November 16, 2022

November 16, 2022

Author: Pastor Gordon Cook
November 16, 2022

“Blessed is the man who walks not in the counsel of the wicked, nor stands in the way of sinners, nor sits in the seat of scoffers; but his delight is in the law of the LORD, and on his law he meditates day and night. He is like a tree planted by streams of water that yields its fruit in its season, and its leaf does not wither. In all that he does, he prospers. The wicked are not so, but are like chaff that the wind drives away. Therefore the wicked will not stand in the judgment, nor sinners in the congregation of the righteous; for the LORD knows the way of the righteous, but the way of the wicked will perish.”

Psalm 1:1-6

Everybody has a world view. They might not be able to articulate it, but they look at life through a certain lens, or with certain presuppositions, or what you could call fundamental beliefs. That affects their everyday choices and values, and the Christian worldview is shaped by the bible. John Calvin called the bible the spectacles in which every believer sees the all of life, and should take full advantage of their bible to answer every question. That's why we need to hear the bible preached. We need to read the bible. We need to study the bible, and as someone said, that section that was read earlier, meditate upon the bible. Day and night he made good use of his bible. The Apostle Paul picks up that word meditation in Philippians. He says, meditate upon the things that are true, and on Wednesday nights we often have a short meditation to prepare our hearts and minds for praying. One of the puritans by the name of George Swinnock said meditation prepares the heart for prayer and there are many things we could meditate upon.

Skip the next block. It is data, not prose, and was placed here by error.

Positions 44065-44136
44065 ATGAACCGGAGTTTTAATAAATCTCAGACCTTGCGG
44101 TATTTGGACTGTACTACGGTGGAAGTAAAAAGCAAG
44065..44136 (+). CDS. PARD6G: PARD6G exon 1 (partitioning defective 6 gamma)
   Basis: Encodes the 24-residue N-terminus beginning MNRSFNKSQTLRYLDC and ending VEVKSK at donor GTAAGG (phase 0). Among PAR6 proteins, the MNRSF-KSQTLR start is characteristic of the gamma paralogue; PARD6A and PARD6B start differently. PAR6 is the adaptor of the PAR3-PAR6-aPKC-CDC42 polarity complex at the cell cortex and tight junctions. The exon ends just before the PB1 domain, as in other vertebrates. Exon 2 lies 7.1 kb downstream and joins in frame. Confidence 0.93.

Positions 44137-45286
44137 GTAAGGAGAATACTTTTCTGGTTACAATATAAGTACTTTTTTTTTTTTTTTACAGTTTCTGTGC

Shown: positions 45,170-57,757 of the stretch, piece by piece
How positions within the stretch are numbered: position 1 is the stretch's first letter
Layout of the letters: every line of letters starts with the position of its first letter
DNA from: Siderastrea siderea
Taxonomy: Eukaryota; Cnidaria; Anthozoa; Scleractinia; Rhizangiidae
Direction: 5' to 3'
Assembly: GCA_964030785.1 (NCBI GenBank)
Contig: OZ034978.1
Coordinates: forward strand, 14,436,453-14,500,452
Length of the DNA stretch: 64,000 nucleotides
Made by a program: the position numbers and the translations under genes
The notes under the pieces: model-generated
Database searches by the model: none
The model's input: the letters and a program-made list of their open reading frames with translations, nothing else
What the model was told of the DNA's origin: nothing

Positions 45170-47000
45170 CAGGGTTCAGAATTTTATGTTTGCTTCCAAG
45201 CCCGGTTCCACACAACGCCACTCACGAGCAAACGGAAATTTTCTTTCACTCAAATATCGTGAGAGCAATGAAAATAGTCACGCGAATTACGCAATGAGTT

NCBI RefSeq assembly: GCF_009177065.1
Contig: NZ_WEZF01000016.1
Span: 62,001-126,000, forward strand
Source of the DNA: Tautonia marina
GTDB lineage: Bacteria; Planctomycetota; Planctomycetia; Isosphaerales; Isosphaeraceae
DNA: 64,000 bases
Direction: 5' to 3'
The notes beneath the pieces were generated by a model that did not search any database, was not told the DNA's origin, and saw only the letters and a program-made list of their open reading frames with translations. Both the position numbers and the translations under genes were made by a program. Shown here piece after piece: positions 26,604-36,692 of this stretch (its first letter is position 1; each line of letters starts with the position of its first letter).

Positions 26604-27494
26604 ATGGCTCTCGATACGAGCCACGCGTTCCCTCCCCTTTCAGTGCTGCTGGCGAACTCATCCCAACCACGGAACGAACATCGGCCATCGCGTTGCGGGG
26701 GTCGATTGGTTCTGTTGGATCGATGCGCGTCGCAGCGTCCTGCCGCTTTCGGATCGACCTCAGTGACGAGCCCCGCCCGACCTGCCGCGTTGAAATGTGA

But the let me give you 4 major topics or subjects of meditation that should regularly shape our prayers: Number one, meditate on your sins, meditate on your sins. That should be the easiest thing in the world to do, because we are sinners, and we, and every day the bible has a lot to say about sin. The bible defines sin as a transgression of God's law, and it also talks about original actual sin, reigning and remaining sin, and the need to confess our sins. And Jesus makes it very clear in that prayer of prayers, the Lord's Prayer that we have to get honest about our sins. Forgive us our debts as we forgive our debtors, and we have that wonderful promise by John, if we confess our sins, he is faithful and just to forgive us our sins. So one of the reasons why we pray is to confess our sins, and the bible says, there's two ways to deal with your sins. You can cover it, or you can confess it. Proverbs 28 says “Whoever conceals his transgressions will not prosper, but he who confesses and forsakes them will obtain mercy.” So that's the first matter of meditation when we think of praying is to meditate upon our sins.